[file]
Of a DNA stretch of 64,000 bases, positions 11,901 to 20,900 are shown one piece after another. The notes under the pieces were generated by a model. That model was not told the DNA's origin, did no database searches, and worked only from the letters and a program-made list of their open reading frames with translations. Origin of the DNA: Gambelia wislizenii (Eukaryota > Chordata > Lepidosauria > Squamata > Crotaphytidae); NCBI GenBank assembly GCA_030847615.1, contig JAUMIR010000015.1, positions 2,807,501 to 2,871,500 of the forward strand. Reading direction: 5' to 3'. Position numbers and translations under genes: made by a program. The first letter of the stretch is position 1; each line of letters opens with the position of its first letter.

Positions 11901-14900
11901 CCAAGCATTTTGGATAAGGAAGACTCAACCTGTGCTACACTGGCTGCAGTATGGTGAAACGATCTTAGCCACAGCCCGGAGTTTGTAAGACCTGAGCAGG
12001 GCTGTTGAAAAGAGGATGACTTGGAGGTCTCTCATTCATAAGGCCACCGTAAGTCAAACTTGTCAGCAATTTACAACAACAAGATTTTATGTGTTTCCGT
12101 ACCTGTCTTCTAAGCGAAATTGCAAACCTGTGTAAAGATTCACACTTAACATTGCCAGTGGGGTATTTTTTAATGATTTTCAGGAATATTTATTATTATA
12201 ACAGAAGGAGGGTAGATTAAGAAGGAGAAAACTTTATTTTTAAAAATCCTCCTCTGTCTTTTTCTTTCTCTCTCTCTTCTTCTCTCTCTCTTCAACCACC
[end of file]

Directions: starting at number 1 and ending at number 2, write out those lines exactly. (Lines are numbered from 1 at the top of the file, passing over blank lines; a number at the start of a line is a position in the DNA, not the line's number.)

Of a DNA stretch of 64,000 bases, positions 11,901 to 20,900 are shown one piece after another. The notes under the pieces were generated by a model. That model was not told the DNA's origin, did no database searches, and worked only from the letters and a program-made list of their open reading frames with translations. Origin of the DNA: Gambelia wislizenii (Eukaryota > Chordata > Lepidosauria > Squamata > Crotaphytidae); NCBI GenBank assembly GCA_030847615.1, contig JAUMIR010000015.1, positions 2,807,501 to 2,871,500 of the forward strand. Reading direction: 5' to 3'. Position numbers and translations under genes: made by a program. The first letter of the stretch is position 1; each line of letters opens with the position of its first letter.

Positions 11901-14900